At the turn of the spring into the summer my car needed to visit the shop, so I was car-less for a day or two. For certain times, there are buses that run from my particular suburb into the city and back again, and I went to that bus station to be carted downtown. I approached the bus station as the sun was rising and a large, large man was there, shouting at the other people waiting in line (should we compare sizes in terms of me? If I’m one of me, and the guy who hit me that one time was two of me, this man is three of me. New standard of measurement: Nells. Take note, America. It’s not like the rest of your measurement system makes sense anyway).

I sighed. I tried to stand with someone else between us, but, the large man spotted me.

“Hey,” he said, “don’t I know you?”
“Yes,” I replied, softly.
“How?” he asked.
I looked around at all the other people at the bus stop. They were trying to steer clear of him, too, but in this situation, I knew they’d step in if things got out of hand. They looked disinterested, but I could tell they were alert.
I exhaled, “I lector at the church you go to,” I told him. It’s my church, too.
“Oh,” he said, matter-of-factly, looking around, “I guess you’re prettier when you’re not in church.”

I guess so.

I love the city. Every morning I drive into it–when the day is still young–and I assess my heart. I say, “do I still love the city?” And, I always do. When I see the skyline outlined, I know I’m where I’m supposed to be. I miss it when I’m away. When I’m in the country, surrounded by the nature I love so much as well, always in my heart I think about the concrete and the cement and the other concrete…and how much I love it.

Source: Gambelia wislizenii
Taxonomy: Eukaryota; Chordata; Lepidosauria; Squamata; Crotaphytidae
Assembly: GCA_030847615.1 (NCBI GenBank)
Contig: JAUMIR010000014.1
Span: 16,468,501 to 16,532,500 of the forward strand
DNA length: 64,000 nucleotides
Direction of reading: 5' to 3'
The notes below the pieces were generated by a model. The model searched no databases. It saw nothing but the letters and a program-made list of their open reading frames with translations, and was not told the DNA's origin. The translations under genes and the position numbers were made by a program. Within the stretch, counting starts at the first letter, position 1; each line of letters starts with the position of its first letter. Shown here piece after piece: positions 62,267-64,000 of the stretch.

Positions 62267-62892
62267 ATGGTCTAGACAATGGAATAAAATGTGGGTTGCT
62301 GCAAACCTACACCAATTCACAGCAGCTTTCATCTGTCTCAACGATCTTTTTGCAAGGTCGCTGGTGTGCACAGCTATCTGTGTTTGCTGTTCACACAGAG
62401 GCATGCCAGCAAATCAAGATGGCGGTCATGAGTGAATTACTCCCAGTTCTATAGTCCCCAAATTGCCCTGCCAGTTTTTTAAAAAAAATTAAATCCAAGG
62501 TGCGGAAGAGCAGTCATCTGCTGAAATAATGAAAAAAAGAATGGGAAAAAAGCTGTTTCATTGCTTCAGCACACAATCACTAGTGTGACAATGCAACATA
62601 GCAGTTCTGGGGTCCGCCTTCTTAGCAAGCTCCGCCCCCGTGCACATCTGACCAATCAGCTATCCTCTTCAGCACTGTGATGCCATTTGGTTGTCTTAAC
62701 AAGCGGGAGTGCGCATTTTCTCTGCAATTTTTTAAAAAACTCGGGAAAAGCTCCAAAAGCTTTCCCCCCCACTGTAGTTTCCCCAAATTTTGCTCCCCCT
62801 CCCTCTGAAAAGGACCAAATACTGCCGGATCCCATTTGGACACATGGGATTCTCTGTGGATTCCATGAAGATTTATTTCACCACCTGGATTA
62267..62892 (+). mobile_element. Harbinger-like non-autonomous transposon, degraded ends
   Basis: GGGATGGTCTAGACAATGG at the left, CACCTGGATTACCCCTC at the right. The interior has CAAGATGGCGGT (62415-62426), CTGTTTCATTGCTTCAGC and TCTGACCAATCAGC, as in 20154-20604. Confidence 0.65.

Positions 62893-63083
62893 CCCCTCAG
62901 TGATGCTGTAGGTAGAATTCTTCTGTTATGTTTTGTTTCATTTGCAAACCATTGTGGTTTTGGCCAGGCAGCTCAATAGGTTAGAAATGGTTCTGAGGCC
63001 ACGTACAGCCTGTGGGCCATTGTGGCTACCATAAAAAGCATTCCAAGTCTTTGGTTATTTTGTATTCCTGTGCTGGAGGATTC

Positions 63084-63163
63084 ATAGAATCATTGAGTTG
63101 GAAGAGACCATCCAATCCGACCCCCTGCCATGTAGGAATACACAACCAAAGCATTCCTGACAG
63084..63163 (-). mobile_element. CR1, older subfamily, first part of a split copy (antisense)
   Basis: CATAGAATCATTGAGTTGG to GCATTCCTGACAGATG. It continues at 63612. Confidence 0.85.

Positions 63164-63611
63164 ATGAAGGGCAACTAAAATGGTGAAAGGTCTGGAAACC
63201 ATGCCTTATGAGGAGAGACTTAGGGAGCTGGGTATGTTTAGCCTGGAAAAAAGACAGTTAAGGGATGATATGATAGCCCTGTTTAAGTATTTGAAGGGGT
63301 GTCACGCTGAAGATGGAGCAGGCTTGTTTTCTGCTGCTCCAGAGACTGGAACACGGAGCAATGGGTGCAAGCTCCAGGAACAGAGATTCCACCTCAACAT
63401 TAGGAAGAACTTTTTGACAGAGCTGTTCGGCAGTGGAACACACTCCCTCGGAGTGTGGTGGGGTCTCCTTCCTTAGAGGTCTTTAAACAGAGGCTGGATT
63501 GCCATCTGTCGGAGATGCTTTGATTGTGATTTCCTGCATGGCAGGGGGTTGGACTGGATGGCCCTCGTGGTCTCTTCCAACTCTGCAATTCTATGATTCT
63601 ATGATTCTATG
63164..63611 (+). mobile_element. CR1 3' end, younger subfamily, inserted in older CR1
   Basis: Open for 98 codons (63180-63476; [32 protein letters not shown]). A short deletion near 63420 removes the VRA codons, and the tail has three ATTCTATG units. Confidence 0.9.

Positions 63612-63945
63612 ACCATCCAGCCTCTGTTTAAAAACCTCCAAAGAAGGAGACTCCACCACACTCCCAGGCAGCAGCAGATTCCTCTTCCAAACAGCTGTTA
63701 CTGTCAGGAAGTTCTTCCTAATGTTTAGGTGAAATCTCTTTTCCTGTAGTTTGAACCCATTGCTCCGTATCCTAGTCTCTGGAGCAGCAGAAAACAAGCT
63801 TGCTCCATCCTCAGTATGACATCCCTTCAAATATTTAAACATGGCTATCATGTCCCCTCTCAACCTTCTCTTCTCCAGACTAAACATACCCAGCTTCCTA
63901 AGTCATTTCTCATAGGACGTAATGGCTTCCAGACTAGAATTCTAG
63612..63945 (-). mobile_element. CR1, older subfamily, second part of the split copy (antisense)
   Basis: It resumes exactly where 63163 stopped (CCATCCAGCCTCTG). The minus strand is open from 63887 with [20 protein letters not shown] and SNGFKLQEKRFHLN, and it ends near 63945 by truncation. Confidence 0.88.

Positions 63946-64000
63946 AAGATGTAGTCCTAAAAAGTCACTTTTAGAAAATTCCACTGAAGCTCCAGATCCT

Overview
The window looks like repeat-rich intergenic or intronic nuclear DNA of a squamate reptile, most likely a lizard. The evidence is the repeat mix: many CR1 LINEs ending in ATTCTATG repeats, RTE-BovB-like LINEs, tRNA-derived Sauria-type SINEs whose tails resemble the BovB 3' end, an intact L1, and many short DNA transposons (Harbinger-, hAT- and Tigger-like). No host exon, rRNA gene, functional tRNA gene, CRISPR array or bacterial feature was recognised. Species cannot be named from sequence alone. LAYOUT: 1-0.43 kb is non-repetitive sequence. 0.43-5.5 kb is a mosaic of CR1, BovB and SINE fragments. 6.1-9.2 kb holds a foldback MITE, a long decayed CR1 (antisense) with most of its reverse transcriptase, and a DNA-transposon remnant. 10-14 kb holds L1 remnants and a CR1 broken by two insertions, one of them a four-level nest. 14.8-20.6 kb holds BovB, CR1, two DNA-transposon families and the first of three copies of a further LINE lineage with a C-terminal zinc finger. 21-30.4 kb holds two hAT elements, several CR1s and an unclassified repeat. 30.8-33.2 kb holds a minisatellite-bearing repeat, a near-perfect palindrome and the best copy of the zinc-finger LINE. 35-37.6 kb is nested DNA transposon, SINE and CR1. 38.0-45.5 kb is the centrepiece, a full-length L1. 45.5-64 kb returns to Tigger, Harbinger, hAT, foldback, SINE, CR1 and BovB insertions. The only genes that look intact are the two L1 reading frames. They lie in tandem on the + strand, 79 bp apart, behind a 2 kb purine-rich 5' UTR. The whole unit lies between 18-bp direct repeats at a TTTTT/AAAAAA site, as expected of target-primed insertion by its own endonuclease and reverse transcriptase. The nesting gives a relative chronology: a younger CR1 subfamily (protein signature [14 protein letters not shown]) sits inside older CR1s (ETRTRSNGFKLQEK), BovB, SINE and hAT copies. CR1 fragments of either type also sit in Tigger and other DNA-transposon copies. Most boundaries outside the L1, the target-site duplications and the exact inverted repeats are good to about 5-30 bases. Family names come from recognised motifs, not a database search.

On Wednesday evenings I’ve started volunteering, for two hours, with a super nice/ kind guy from the church (hi, Tim!), to keep the church doors open for those who want to pop in and pray.

Only: it’s never that easy, it’s Detroit. (Can that be a new slogan for the city??)

There was the one time we needed to call the ambulance and, in the same night, we were visited by the guy who was almost shot by his girlfriend, etc. etc.

Last night a looooooooooooong-winded guy (“Michael”) collecting bottles stopped by and talking to us about: movie theaters, heaters in the city, the death of Robin Williams, porn, race-track gambling, people who die, and on and on. I was sitting on the step of the church, Tim was standing, and I was staring into the face of this mentally-unsound man, who just needed to share. And I thought about the verse with Jesus being in the least of our brothers and, I knew it was true.


Today, after mass, John met me outside.

“Oh,” he said, “hi!,” and “Do you like the opera?”

“I do!” I said, “I love the opera.”

“Well,” he said, “here’s the opera schedule for this year,” and he handed me the glossy pamphlets with the crayola-bright images. “There’s even an option to see what goes on backstage, too. You could take a tour.”

“Thanks,” I said, “that sounds like a lot of fun.”

And I carried the pamphlets back to my desk, smiling.

The deacon at the church told me that the large man, the one the size of three-Nells, is bi-polar. When I rode the bus with him that one time, I picked my seat. I sat on the aisle seat. I sat selfishly, kind of. I didn’t want to scoot over to the window, have him sit next to me. I didn’t want to smell him or talk to him for the entire bus ride down.

So, he sat a seat ahead of me. And he talked about his family and their lives and all this stuff, a seeming never-ending stream of stuff.

I thought to myself, “I wish my car was fixed.”

Then I caught myself. It was a stupid wish. You know why I wished it? Not because I missed my car. Not because I wished he had more reliable forms of transportation. But because I didn’t want to deal with him. Please, may the selfishness strike you. In that moment, I would rather put my fingers in my ears and close my eyes and say, “La la la la” because I would rather pretend problems didn’t exist. In that moment, I would rather he live his life, far away from mine, so I wouldn’t be “inconvenienced” to sit and listen and open my hard. Stupid, stupid me.

I can’t live that way.